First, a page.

Since I had decided to try this experiment the night before my newsletter was due, I didn’t want to do a third tulip. Instead, I did a really quick test comparing a one-wrap to a two-wrap French knot. Using a 36" piece of thread doubled over, I stitched ten knots. The 2-wrap knot had a tail of 6.75" while the 1-wrap knot had a tail of 9.75". The spacing between knots along the line was not the same as the tulip, so the thread used per knot was a little less. The key figure here was the thread used for the 1-wrap knot was .73 the length of the thread used for the 2-wrap knot. (Interesting that it was really close to the .78 difference between the two tulips.) A 1-wrap French Knot and the Colonial Knot do appear to be about the same size.

So, what I conclude from this very informal experiment is that a 1-wrap French Knot and a Colonial Knot take about the same amount of thread. However, if the stitcher usually does 2 wraps for the French knot, it will take approximately 25% more thread to do the design.

Here is my quickly stitched experiment. The top tulip is the 2-wrap French Knot and the bottom one is the Colonial Knot. The threads to the right of the top tulip are the 10-knot French Knot test.

STITCHING BASKET

It is easy to get started on your first Candlewicking project. You just need a few materials:

HOW TO DO CANDLEWICKING

Find a design that you are interested in. For example, you can take a line drawing and place dots for where you want the knots along the line. You want the knots to be close enough for your thread to travel along the back of the fabric.

Cut your fabric so there is at least a 2" all the way around your design. You will need more than 2" depending on how much white space you want around the design and how you plan to finish it.

Using the light box, transfer the dots on to the fabric with your fabric marker. Once you are sure you have all the dots in place, remove the fabric from the light sources.

To keep your tension even, place the fabric in a hoop or on a frame.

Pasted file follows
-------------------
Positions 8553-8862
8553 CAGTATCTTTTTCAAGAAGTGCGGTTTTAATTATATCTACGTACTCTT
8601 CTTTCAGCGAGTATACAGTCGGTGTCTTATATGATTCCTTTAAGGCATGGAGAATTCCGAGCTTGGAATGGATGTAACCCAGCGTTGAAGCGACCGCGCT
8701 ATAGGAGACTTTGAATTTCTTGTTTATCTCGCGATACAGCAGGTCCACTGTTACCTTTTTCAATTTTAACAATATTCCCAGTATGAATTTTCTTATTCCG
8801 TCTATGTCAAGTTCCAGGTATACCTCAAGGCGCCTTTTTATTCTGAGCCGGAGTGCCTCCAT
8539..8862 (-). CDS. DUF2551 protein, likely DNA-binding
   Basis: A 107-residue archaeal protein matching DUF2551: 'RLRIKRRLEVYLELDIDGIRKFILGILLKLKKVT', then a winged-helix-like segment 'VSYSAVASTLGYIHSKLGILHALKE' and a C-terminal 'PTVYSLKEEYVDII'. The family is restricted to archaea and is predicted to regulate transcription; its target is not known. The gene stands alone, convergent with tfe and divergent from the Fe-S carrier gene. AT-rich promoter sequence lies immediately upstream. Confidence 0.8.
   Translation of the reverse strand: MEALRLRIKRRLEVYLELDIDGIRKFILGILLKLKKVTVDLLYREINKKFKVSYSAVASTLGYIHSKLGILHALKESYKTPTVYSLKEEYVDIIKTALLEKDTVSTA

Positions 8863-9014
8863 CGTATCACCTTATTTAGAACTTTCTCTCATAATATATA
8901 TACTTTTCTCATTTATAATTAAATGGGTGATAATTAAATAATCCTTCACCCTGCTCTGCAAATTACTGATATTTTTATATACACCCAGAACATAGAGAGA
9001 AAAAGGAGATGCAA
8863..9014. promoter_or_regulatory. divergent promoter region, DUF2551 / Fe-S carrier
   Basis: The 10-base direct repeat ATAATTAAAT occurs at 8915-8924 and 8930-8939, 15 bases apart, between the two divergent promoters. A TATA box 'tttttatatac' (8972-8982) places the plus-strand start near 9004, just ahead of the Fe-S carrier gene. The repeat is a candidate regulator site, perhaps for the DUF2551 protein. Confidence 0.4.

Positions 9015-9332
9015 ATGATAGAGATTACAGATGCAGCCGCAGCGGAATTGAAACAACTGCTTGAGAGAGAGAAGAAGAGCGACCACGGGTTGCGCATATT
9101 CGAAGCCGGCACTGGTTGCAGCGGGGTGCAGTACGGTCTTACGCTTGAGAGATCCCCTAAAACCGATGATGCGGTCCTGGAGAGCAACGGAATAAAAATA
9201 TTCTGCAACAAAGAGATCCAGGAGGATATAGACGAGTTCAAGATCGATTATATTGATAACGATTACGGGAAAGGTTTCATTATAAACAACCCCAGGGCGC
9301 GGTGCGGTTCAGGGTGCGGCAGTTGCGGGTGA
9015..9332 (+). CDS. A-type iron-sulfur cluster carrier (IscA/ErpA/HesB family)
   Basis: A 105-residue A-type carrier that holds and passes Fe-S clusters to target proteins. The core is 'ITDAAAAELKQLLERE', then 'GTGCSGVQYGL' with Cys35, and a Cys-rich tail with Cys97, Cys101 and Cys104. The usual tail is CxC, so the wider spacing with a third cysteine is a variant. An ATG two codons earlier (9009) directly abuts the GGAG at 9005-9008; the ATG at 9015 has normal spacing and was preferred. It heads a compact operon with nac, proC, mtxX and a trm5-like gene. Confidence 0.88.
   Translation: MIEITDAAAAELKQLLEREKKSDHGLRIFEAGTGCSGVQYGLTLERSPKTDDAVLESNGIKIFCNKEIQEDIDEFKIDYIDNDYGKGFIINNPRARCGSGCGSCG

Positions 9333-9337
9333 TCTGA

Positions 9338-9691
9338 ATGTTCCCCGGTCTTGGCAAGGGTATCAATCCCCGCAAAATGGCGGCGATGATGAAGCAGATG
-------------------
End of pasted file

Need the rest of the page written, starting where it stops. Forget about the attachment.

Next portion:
The patterns I have in my stash call for 4 strands of the candlewick thread, so this is one time you can thread two strands and double them over the needle to create four strands. The one thing they did not agree on is putting a knot at the end of your thread. They were split about 50/50. Half of them said it was okay to use a knot at the end of your thread. The other half recommended using an away knot or to lay down a tail of thread on the back at least an inch long and to stitch over the top of it.

The stitches usually consist of the Colonial Knot, back stitch, and sometimes a satin stitch. Mary Corbet has a great tutorial showing you how to create a perfect Colonial Knot.

The more modern designs are incorporating embroidery and crewel work often in colors. Here are two examples: Floral Compass (255-420-0004) and Butterflies (255-420-0003). Embroidery & Cross Stitch, Volume 18 No 6 (040-693-0247), has a candlewick embroidery project also. The A-Z Book of Whitework (1659N) http://www.nordicneedle.com/prod/1659N.html has a section on Candlewicking. This text mentions a woven form of Candlewicking which is thought to pre-date the Colonial era style.

If you want to practice your knots, my Vintage Valentine’s Day Heart pattern is available on line. The newsletter tells you about French and Bullion Knots as well as Colonial Knots.

TIP!

Sally C. sent me this tip after reading the August 29th newsletter:

"Regarding today’s subject, glue, I have a tip to pass along. If a drop of Fray Block or Fray Check is put on the back of a button on the thread that holds the button to the fabric, it will not come off thereby eliminating the problem of lost buttons or the problem of sewing on the found button. I had one mother tell me…she put Fray Check on all the buttons on everything she was sending to college with him as a preventative measure."


We hope this guide makes your stitching easier and more enjoyable!

For those interested in using this article or others published by Nordic Needle, Inc., please use this copy when referencing the information:

“The following article was written by Debi Feyh of Nordic Needle and published in their weekly e-mail newsletter. Permission was granted by Nordic Needle to share this article in (name of your publication). For information on subscribing to their weekly e-mail newsletter, visit www.nordicneedle.com. A free mail-order catalog is available to you upon request if you live in the USA or Canada.”